Des
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    On Strava.{/url}
  • Si78
    Si78 Posts: 963
    amt27 wrote:
    2. how would you keep it charged, if it's a theft/retrieve device you will only have a short time before the signal dies.

    Hi,

    How about if it was charged by shaking or vibration? Like those torches you get that you shake and a metal ball moves within a coil, creating a current. Would charge itself whenever you, or the thieving-f'ing-scumbag-that-nicked-it, goes over a few bumps.

    Or

    Some type of 'dynamo' system within the bottom brackety/pedally-cranky bit.

    Si
    Why has my sig been removed by the admins???
  • Mr Wu
    Mr Wu Posts: 1,238
    Good points Des

    I did think about the inductive charger option but might be too expensive, really not sure till I have a proper look. Also dont want any interferance with anythign else fitted to the bike.

    The Sim card idea is good, as long as youve got signal. :-)
  • desweller
    desweller Posts: 5,175
    Si78 wrote:
    Some type of 'dynamo' system within the bottom brackety/pedally-cranky bit.

    Si

    Ooh - that's nice! The thieving little bastards would keep it topped up for you every time they took it out! Would be easy to design a bottom bracket to do this and the power requirements would be sod all...
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    On Strava.{/url}
  • amt27
    amt27 Posts: 320
    Si78 wrote:

    Some type of 'dynamo' system within the bottom brackety/pedally-cranky bit.

    Si

    good idea, and not just for this device but to power mobiles, garmins, lights and electronic gears,

    electronically powered devices are becoming more common on bikes, could sell the patent to shimano,
  • Mr Wu
    Mr Wu Posts: 1,238
    [/quote]3. couldn't the thief just take out the seat post and turn the bike upsidedown, so the transmitter falls out?

    plus contamination from water if there is a hole for charging, would be a problem,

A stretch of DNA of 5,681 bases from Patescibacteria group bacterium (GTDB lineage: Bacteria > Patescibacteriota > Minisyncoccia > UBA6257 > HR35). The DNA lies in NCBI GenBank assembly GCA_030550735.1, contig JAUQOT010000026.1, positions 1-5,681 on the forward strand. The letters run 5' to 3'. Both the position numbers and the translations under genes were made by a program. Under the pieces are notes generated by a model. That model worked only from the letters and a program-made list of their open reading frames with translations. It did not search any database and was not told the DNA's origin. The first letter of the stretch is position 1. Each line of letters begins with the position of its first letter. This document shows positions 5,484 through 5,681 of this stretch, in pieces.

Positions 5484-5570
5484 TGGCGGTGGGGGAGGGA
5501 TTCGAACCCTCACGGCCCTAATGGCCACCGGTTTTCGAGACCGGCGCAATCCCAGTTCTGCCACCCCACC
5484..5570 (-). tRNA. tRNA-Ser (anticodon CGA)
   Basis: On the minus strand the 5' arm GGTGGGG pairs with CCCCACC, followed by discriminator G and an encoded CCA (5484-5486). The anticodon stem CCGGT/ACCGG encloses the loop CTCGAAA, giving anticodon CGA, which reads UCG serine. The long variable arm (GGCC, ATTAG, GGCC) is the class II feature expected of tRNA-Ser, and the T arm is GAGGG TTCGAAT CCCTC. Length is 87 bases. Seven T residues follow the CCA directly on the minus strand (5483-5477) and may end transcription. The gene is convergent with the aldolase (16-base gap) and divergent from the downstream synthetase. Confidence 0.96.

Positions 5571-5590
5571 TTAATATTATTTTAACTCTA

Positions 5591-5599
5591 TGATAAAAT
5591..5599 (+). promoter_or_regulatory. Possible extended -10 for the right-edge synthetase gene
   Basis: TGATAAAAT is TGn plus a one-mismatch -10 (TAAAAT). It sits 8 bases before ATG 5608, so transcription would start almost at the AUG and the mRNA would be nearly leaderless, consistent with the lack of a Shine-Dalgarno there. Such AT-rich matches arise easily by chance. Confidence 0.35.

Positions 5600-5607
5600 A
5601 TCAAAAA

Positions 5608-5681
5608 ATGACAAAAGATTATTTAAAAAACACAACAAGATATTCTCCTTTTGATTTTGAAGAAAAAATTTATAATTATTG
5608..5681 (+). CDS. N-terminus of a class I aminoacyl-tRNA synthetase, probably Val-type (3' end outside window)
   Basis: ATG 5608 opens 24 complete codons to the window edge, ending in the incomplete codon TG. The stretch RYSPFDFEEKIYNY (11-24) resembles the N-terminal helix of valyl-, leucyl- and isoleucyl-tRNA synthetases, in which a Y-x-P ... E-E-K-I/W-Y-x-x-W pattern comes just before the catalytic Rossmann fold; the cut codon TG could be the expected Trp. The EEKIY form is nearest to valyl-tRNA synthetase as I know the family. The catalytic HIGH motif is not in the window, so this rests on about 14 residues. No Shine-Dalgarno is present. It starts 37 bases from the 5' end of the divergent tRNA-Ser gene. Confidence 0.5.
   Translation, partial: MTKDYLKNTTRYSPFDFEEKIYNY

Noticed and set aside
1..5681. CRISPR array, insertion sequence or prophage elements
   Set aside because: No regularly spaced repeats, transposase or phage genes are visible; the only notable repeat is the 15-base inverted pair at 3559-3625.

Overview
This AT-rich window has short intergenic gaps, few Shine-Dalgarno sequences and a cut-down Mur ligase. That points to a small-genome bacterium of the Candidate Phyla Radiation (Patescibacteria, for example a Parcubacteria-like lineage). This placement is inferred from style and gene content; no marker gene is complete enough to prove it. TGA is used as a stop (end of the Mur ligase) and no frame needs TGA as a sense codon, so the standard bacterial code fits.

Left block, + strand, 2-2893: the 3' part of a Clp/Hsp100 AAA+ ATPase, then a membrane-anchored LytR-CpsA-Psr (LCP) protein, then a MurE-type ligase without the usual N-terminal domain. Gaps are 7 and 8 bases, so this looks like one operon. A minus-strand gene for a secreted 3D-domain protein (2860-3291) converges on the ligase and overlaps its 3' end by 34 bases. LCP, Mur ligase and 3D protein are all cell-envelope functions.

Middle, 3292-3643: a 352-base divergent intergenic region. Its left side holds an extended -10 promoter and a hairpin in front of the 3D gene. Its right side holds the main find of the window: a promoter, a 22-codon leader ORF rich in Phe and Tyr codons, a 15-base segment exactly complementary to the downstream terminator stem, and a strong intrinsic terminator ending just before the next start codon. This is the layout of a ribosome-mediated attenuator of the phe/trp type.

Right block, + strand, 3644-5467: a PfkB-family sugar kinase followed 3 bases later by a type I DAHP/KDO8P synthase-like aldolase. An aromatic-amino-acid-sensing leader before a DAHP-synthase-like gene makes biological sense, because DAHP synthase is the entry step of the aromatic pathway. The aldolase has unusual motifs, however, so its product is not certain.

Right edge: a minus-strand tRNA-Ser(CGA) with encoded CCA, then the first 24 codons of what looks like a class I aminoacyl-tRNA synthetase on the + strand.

I'm not trying to pan your idea, just coming up with problems you may find,

    what your market? initially i thought someone locking their bike in public, but it is a person who stores a bike in garage, why not sell them a garage alarm?

    read Total Design by Stuart Pugh,[/quote]

    Nah these are all good points! They need to be addressed so the more the merrier.

    The market im thinking is your average joe, with a bike they cherish that does his best to lock it up to deter would be theives, yet still ends up getting his prize possession nicked.

    For example, there is only one place I leave my bike when im not riding it and thats attached to my right hand. Bit sad but it goes in the local shop with me and everything, alot of pikeys around where i live so i wont leave it anywhere, when i get it home its locked UPSTAIRS in my room! Probably OTT but hey ho. Its insured too so its not as if it wont be replaced by the insurance company, just you get a feel for your own bike, im the same with my guitars, ive got some very nice guitars, but no two are the same, even the same make/model (same tree) they just sound different, i think its the same with bikes.
  • Si78
    Si78 Posts: 963
    DesWeller wrote:
    Si78 wrote:
    Some type of 'dynamo' system within the bottom brackety/pedally-cranky bit.

    Si

    Ooh - that's nice! The thieving little bastards would keep it topped up for you every time they took it out! Would be easy to design a bottom bracket to do this and the power requirements would be sod all...

    I can picture the scene now....
    ....little-pikey-thieving-scumbag riding along on his freshly stolen bike.....he hears sirens....starts to pedal quicker and quicker, not realising he is powering the gps tracker, and the fuzz can follow his every move!